Anita Moorjani

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Anita Moorjani
Anita Shamdasani

(1959-03-16) March 16, 1959 (age 61)
OccupationAuthor, speaker, consultant
Spouse(s)Danny Moorjani (m. 1995)
Parent(s)Hargobind (father)
Neelu (mother)
RelativesAnoop Shamdasani (brother)

Anita Moorjani (born Anita Shamdasani) (born 16 March 1959)[1] is author of the New York Times bestseller Dying to be Me.[2] After her cancer diagnosis in 2002, Moorjani was taken to a hospital in 2006 where she lay in a coma for 30 hours, during which Moorjani claims to have undergone a Near Death Experience (NDE).[3]


Early life and education[edit]

Moorjani was born to Indian parents Hargobind (father) and Neelu (mother) Shamdasani in Singapore. Shortly after her birth, her family moved to Sri Lanka, and then at age two, moved to Hong Kong, where she and her older brother Anoop grew up. Moorjani and her brother both studied in British schools. As an ethnic minority in a majority British school, Moorjani says she was often the victim of bullying.[4] Moorjani's parents are Indian, and because of her diverse cultural background, grew up multilingual, speaking Sindhi, Cantonese, and English simultaneously.[5]

Near Death Experience (NDE)[edit]

In February 2002, while living and working in Hong Kong, Moorjani was diagnosed with lymphoma after finding a lump on her neck. Initially, Moorjani rejected conventional medicine. She had watched several people close to her die of cancer, including her brother-in-law and her best friend, despite extensive conventional treatments. Over the months that ensued, Moorjani experimented with various alternative healing practices, but to no avail. She subsequently underwent several conventional cancer treatments. However, by that point, despite these treatments, her doctors informed her and her family that it was "too late" to save her life. The lymphoma had spread throughout her body and had metastasized.[6]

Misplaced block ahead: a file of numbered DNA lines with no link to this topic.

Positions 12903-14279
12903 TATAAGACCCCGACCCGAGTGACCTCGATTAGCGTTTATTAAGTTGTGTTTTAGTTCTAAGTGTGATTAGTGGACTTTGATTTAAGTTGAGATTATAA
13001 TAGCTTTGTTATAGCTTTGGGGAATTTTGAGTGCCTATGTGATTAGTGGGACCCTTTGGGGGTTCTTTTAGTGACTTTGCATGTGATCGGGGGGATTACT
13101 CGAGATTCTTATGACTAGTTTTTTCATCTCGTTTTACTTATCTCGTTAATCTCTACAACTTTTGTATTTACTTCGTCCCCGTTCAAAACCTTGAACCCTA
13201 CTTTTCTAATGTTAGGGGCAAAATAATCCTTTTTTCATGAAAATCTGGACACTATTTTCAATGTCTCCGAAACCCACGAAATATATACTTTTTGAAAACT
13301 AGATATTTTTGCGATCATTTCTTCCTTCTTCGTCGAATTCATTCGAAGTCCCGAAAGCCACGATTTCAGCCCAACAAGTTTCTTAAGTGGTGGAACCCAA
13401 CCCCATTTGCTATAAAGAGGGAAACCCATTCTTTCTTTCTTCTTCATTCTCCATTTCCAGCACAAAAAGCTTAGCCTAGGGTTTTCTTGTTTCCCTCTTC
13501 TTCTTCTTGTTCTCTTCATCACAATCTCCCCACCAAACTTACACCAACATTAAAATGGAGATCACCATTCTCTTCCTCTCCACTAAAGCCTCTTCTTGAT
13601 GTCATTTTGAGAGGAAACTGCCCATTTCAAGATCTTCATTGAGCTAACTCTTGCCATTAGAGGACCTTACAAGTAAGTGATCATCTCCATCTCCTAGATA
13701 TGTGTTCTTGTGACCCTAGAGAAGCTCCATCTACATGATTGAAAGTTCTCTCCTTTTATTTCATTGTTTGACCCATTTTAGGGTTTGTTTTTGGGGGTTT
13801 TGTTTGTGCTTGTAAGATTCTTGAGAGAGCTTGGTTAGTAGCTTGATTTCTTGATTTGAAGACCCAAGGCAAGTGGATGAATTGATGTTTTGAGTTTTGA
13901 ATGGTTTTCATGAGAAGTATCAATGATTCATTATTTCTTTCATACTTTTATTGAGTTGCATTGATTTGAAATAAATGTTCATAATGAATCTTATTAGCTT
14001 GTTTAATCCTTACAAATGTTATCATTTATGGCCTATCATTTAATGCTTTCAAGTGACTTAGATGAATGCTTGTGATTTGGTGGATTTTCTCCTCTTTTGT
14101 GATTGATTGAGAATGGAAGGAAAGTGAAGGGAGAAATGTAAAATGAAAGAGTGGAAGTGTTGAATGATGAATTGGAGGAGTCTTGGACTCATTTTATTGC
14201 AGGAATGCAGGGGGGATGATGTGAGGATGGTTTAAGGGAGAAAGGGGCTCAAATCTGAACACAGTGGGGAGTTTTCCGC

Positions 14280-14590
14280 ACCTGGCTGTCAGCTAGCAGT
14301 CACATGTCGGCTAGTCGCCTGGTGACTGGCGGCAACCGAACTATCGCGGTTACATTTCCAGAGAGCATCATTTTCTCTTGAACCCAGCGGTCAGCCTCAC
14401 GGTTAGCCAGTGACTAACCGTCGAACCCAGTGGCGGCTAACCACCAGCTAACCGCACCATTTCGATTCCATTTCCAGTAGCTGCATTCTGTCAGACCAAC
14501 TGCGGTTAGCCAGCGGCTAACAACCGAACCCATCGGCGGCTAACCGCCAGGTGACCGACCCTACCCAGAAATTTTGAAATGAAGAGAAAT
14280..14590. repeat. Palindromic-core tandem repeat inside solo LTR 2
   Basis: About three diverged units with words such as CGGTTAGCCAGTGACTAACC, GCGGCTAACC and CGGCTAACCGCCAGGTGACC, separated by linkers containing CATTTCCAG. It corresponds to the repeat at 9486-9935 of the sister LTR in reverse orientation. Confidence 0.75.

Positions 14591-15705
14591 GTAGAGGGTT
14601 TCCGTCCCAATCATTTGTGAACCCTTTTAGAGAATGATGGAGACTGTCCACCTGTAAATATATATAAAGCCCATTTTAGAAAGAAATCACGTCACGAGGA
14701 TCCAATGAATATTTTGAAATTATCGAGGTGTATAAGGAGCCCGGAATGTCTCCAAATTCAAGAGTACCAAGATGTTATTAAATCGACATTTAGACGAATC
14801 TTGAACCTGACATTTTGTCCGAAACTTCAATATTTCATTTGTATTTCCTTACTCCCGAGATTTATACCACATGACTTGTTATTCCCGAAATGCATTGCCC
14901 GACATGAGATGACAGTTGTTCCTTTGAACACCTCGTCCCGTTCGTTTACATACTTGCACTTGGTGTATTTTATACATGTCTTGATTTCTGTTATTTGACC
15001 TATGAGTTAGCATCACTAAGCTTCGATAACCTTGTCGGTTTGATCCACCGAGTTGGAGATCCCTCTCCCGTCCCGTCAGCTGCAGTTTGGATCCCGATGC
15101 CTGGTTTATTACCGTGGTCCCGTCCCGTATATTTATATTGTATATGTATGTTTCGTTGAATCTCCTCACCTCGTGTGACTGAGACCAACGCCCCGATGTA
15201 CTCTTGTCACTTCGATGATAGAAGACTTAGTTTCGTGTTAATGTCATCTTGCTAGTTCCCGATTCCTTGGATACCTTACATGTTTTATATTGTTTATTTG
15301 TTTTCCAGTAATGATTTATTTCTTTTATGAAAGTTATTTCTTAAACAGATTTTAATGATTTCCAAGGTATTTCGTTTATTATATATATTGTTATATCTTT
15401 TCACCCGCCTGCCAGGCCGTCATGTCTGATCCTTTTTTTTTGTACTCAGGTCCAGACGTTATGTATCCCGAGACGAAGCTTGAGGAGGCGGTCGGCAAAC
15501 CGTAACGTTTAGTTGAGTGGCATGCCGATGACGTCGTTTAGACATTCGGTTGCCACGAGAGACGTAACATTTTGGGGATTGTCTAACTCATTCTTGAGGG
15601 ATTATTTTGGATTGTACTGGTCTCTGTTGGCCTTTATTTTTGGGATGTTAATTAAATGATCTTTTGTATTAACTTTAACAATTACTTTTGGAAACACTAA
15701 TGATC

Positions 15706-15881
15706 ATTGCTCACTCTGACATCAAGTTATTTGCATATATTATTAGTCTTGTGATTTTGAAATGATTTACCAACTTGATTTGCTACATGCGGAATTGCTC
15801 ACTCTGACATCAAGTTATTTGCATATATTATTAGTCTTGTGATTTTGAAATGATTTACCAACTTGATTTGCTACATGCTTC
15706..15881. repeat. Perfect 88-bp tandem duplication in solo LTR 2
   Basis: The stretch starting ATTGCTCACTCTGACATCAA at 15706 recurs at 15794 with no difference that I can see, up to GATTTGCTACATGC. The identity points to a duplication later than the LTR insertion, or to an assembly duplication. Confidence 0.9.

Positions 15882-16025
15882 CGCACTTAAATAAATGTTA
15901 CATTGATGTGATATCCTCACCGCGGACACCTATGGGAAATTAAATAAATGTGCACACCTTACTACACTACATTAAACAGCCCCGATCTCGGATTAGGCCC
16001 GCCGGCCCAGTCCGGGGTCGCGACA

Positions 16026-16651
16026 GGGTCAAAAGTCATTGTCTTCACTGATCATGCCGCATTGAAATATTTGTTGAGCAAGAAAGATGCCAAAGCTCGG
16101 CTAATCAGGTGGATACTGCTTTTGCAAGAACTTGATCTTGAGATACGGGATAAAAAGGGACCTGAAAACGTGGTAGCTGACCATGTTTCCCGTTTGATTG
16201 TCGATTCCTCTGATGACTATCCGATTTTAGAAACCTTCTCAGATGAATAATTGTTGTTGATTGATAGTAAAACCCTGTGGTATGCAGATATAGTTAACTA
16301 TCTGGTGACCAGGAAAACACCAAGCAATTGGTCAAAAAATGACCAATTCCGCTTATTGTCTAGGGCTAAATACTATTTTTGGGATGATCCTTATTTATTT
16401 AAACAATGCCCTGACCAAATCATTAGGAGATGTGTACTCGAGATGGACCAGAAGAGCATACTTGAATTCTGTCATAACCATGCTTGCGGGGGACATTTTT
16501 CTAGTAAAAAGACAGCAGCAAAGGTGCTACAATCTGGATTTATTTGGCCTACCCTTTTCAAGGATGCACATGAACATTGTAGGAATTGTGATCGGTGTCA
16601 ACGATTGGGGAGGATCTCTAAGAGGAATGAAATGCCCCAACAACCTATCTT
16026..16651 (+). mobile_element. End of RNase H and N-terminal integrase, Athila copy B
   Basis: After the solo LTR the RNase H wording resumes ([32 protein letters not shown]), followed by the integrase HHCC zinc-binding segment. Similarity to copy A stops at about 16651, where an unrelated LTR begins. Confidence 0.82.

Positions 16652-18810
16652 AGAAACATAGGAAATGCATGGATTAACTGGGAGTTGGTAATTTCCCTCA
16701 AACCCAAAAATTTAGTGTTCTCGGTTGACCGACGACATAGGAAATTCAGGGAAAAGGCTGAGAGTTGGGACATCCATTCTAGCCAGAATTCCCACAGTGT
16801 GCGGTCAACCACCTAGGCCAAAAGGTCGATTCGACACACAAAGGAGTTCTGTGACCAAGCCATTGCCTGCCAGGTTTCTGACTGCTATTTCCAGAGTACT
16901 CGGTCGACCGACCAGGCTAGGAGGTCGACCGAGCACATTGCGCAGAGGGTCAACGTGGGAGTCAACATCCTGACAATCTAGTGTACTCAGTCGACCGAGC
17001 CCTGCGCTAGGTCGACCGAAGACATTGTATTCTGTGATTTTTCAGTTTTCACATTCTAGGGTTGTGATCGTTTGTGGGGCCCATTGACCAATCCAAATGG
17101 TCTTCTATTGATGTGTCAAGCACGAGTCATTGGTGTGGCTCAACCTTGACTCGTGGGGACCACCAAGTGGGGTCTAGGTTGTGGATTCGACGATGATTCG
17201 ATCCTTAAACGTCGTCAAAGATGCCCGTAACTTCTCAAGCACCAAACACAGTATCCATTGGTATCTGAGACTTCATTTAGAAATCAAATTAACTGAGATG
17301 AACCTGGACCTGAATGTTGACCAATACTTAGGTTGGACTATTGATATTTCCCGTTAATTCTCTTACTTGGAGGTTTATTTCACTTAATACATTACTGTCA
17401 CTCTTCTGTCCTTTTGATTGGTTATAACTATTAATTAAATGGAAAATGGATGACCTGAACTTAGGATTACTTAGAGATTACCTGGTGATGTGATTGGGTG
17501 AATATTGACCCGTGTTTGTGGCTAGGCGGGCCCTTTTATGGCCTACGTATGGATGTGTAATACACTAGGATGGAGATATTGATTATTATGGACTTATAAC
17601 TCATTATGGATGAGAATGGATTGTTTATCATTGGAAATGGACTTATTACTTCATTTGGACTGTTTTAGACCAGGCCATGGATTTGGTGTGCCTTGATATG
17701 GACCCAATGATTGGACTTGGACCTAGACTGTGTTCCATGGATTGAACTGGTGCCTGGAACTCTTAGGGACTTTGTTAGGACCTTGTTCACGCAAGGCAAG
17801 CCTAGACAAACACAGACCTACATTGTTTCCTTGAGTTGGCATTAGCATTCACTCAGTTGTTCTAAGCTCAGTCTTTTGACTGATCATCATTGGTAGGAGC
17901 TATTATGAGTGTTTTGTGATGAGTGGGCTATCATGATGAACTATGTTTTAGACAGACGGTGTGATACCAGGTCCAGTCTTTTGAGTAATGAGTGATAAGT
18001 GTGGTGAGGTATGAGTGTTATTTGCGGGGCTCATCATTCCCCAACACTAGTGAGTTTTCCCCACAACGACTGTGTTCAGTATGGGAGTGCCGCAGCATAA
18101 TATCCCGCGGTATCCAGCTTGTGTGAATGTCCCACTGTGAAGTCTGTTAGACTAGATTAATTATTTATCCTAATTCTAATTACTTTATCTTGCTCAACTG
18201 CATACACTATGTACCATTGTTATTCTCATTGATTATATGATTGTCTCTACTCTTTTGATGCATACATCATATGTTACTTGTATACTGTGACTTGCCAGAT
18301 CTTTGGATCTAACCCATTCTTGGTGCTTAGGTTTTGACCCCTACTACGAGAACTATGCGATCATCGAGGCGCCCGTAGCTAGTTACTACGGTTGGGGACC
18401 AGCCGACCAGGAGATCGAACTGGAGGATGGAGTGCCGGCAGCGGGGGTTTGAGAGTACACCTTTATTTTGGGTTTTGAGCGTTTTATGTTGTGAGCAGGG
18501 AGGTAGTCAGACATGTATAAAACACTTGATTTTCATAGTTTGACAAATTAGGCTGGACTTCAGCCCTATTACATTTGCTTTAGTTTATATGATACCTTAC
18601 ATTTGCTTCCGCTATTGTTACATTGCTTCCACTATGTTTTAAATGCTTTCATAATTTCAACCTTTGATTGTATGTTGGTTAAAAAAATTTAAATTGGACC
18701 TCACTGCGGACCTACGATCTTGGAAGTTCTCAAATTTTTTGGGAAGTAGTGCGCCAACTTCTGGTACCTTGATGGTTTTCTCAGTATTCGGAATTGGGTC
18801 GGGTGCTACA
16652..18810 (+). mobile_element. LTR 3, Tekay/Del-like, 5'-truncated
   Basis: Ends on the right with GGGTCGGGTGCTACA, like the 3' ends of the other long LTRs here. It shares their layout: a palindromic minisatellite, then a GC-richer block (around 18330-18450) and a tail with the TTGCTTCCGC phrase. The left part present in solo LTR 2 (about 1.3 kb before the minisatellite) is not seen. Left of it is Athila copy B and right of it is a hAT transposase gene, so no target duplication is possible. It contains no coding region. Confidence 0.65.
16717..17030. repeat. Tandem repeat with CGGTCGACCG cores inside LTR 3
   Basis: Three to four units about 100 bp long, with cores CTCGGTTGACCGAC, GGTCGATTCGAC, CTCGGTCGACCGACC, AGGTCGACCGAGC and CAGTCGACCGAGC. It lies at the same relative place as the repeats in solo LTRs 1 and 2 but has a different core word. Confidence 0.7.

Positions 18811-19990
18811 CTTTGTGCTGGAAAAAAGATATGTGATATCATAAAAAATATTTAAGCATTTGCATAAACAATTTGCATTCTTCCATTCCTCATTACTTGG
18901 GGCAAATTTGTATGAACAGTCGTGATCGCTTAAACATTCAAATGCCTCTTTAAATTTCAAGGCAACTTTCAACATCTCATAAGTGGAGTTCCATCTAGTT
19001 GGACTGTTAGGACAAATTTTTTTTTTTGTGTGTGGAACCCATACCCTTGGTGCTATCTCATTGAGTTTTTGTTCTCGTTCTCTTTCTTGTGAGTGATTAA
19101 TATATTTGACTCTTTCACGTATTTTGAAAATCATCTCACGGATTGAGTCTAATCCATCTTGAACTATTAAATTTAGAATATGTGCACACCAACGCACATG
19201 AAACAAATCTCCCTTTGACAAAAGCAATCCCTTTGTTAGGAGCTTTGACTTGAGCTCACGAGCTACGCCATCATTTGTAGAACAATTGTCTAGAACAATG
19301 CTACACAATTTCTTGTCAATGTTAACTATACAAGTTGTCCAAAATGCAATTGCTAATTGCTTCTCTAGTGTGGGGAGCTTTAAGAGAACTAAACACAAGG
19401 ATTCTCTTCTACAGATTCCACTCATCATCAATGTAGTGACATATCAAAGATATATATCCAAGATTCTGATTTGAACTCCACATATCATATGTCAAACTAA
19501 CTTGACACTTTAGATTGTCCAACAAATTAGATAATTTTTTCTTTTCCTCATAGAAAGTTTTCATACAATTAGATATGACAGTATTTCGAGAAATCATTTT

Moorjani came out of the coma 30 hours later. During those 30 hours, Moorjani asserts that she experienced many characteristic details of a near death experience. Her account includes an out-of-body experience with observations and awareness of physical surroundings. Moorjani said she had a strong reluctance to return to her suffering and dying physical body, but was encouraged to return by her father and best friend who told her that she needed to return and to "live her life fearlessly." [7]

Subsequent to coming out of her coma, Moorjani’s tumors shrank by about 70% within four days, and within five weeks, she was cancer-free and released from the hospital, although she had to spend a few months in physiotherapy to regain her strength and the use of all her muscles and limbs.[8][better source needed]

Professional life[edit]

She submitted the description of her NDE and subsequent healing to the Near Death Experience Research Foundation (NDERF) website, a site owned and run by oncologist Jeffrey Long and his wife, Jody Long, a family law attorney.[9]

Her story came to the attention of American self-help author, Wayne Dyer, who contacted his publishers, Hay House, asking them to locate Moorjani and suggest that she write a book, which they would publish.[10]

Dying to be Me was published in March 2012, and hit The New York Times bestsellers list two weeks after its release. Moorjani was then invited to be on Wayne Dyer's PBS special titled "Wishes Fulfilled", and since then, has been interviewed on "Fox And Friends," CNN's "Anderson Cooper 360," National Geographic International, Karen Davila's Headstart on ANC Philippines, among many others. Dying to be Me has subsequently sold over a million copies worldwide, and has been published in more than 40 languages.

On 15 April 2015, Deadline reported that the New York Times best selling book Dying To Be Me has been optioned to producer Ridley Scott's company Ridley Scott Films.